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A special thanks to Sussex Wildlife TrustFriends of Rye Harbour Nature Reserve and Flag Ecology for their contribution to the funding of the new RX-wildlife website.

Website design and maintenance by Andy Phillips.

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Rye Harbour Small Fish Survey

Last year was the 5th year of small fish surveys conducted by the Sussex Inshore Fisheries and Conservation Authority to try and understand the food supplies of our breeding seabirds and also the commercial fish stocks. The fieldwork was assisted by 10 organisations including the Environment Agency, Natural England and Sussex Wildlife Trust.

The Key Findings were: 

  • There was a total of 23 fish species and a total abundance of 501. 
  • Solenette was the most abundant species (28% of total abundance), followed by plaice (21%) and herring (17%). 
  • The average Simpson’s index of diversity was 0.836. The index is a scale of 0 to 1, where 0 represents no diversity and 1 indicates infinite diversity. 
  • One species was new to this survey; smooth hound. 
  • There was a wide diversity of conspicuous non-fish species. 
  • In 2017, Sandwich terns had more fledglings per pair than in 2016, 2014 or 2013 but less than in 2015. 
  • Common terns had more fledglings per pair than in 2016, 2015 and 2013, but less than in 2014. 
  • Little terns had more fledglings per pair than in 2016, 2014 or 2013, but less than in 2015. 
  • The surveys involved 22 people from 10 organisations.

  The 2017 report for Rye Bay and other sites can be found by clicking here.



Over the last few days I've actually had a few invertebrate records (live ones, not pickled in alcohol) to drive away the winter cheer, including a black clock at Lime Kiln Cottage (it's a type of ground beetle) and buff-tailed bumblebee on Harbour. The best record though was of a big female Steatoda grossa, one of the false widows, at Lime Kiln Cottage last Thursday. While not as notorious as THE false widow, Steatoda nobilis, this is generally a far more sinister looking spider, even to someone who really, really likes spiders and as with it's relative it can also be a bit 'bitey'. I was surprised to find that this was the first record for the reserve and even more of a surprise, Graeme Lyons, the ecologist for the trust , tells me it is the first time it has been recorded on any SWT reserve!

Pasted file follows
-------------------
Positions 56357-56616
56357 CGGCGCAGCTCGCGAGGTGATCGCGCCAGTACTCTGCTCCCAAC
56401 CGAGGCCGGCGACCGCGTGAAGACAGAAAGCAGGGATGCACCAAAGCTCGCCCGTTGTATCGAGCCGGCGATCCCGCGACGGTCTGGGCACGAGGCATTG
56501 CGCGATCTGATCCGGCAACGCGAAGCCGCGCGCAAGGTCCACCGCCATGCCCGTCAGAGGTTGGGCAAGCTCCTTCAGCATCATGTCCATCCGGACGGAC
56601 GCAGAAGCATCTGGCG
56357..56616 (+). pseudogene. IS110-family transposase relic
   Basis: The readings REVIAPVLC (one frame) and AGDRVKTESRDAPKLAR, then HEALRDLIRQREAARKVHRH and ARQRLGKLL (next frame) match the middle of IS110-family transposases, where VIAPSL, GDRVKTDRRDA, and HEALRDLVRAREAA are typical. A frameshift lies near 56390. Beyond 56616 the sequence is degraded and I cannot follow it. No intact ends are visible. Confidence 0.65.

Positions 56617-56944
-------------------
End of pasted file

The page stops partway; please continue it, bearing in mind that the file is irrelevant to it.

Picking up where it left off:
Rye Harbour

Highlights yesterday on the monthly Wetland Bird Survey at Rye Harbour were the long-staying red-breasted merganser (this time on the pool south of Harbour Farm Barns), three goldeneye on Long Pit, four ruff at the western end of Harbour Farm and a fine display of birds on Flat Beach, including at least 550 golden plover, 68 grey plover, 67 dunlin and 61 sanderling, as well as smaller numbers of pintail, ringed plover and turnstone.

At dusk a visit to the viewpoint at Castle Water turned up at least three marsh harrier (adult male and female and immature male) which came in to roost in the reedbed and calling water rail, while Cliff Dean (who was just leaving as I turned up!) reported at least four great white egret, barn owl and fieldfare.


Spring on the clifftop ?

 A couple of lovely sunny days prompted thoughts, no doubt premature, of spring. A pair of Ravens and a Peregrine have  been on view both mornings, and Yellowhammers are singing at the Firehills.[ Also the first sighting of a scrawny youth stripped to the waist on the seafront ]. Early morning movements of Cormorants continue, 430 W on Saturday, and 90 yesterday, though divers appear to be decreasing.

With an overcast night last night, the moth trap finally got going, with Chestnut, Clouded Drab and Common Quaker this morning.


East Guldeford Levels

A lovely frosty morning yesterday , no wind , perfect for my usual East Guldeford Levels circuit. A lot more standing water than previously but no great numbers of either Golden Plovers or Lapwings-about 100 of both. 2 Egyptian Geese appear to be resident now. As usual at least 2 Buzzards; the usual farmland birds totalled 40 Skylarks, 16 Tree Sparrows but just one pair of Corn Buntings [pictured]. A walk round all the big stubble fields produced a lone Lapland Bunting-these could almost  be described as "usual farmland birds  here this winter. At least 3 Stonechats and 15 Fieldfares.

Great to receive  "The Flora of Sussex" by the Sussex Botanical Recording Society yesterday- a marvellous tome celebrating vast amounts of volunteer effort, including a little bit by me at EGL !